This remark suggests one of the most singular inconsistencies of opinion with which the christian scriptures have been received by a class of cultivated minds. That philosophy which approaches the word of God arrogantly, and dictates the interpretation of the record, is the same, with a difference of mood only, with that philosophy which falls back upon the assumption that the record contains little which is susceptible of definite interpretation, and little, therefore, which can be positively affirmed. Side by side with christian dogmatism there grows up a christianized scepticism, within the range of scriptural thought. On the one hand, it is claimed that a revelation shall teach this, and on the other hand, that this revelation, properly speaking, can teach nothing. We come to it indeed in the spirit of inquirers after truth, but in the result we have our inquiry for our pains. We begin with inquiry, we end with inquiry. A point of interrogation marks every step of our progress, if that can be called progress, which is no advance into the realm of faith. This theory of the aims and achievements of inspiration, leaves it questionable whether Christianity has added any light to the gloom which hung over the Greek and the Roman mind, at their point of highest culture. An inquirer after the God of the Bible, can only grope his way among Sybilline leaves, darkened by the same incertitude which lay like a nightmare upon the ancient systems of philosophy, when they cleared themselves from mythology.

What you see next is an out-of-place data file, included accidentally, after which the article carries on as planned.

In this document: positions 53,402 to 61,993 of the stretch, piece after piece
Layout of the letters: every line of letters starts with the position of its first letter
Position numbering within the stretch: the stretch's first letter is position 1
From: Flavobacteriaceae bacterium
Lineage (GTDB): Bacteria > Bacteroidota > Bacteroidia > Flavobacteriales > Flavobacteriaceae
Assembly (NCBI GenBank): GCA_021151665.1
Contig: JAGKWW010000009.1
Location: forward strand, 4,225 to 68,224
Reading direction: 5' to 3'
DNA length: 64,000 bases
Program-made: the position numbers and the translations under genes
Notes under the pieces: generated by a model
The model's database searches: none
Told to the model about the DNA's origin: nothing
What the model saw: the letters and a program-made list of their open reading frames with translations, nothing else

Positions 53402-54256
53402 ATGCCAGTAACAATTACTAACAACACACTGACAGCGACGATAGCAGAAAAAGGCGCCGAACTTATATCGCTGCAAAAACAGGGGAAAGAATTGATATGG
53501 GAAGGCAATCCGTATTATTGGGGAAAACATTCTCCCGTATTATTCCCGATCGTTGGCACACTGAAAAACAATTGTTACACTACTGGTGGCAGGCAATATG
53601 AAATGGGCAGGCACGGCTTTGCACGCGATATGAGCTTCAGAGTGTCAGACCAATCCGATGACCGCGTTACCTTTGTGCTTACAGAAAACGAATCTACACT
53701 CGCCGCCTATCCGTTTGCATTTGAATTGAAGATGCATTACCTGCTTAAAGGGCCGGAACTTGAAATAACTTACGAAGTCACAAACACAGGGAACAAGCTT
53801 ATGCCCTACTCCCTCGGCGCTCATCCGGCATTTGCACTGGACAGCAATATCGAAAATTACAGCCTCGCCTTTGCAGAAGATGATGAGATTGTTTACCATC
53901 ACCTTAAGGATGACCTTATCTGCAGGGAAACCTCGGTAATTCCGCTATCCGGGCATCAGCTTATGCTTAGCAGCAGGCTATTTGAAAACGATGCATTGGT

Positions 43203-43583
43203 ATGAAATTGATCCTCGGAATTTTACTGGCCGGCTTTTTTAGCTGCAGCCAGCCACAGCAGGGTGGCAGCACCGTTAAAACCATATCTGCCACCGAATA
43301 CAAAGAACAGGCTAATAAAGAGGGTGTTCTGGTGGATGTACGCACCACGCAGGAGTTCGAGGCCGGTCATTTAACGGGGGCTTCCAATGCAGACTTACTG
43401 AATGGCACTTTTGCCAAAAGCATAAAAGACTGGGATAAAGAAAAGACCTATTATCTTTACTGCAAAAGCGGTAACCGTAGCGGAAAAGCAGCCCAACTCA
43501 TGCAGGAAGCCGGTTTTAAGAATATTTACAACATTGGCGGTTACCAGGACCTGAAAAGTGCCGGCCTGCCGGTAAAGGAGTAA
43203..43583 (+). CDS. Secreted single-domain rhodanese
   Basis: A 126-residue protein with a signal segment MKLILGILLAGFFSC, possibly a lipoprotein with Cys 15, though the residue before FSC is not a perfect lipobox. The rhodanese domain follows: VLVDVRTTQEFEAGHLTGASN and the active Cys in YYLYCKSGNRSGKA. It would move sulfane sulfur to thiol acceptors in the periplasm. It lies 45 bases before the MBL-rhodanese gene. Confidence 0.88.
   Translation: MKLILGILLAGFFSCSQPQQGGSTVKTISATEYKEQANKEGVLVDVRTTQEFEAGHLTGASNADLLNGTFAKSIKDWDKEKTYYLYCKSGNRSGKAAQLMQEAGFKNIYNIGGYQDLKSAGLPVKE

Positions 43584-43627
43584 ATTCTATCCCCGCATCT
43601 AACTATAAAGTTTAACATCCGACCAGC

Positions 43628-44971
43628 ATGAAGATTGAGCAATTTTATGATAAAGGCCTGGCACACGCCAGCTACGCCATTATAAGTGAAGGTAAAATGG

Our modern literature often gravitates towards this effeminacy in its relation to the scriptures, when it is yet too thoroughly imbued with christian culture to yield itself to a more truculent scepticism. An illustration of this tendency is seen in the advice of Robert Southey, to a young friend whose mind had been aroused to religious inquiry. “I think,” says the poet-laureate, “that you might derive more good from Epictetus than from studying yourself. There is a proud independence in the Stoic philosophy which always pleased me. I could, indeed, send you to a better system than that of Epictetus, where you would find a better model on which to form your conduct. But the mind should have arrived at a certain stage, to profit properly by that book. It should be cool and confirmed.” It is no marvel that one who could thus advise an inquirer after the way of life, should have been incompetent to compose other than a heartless biography of such a man as William Cowper.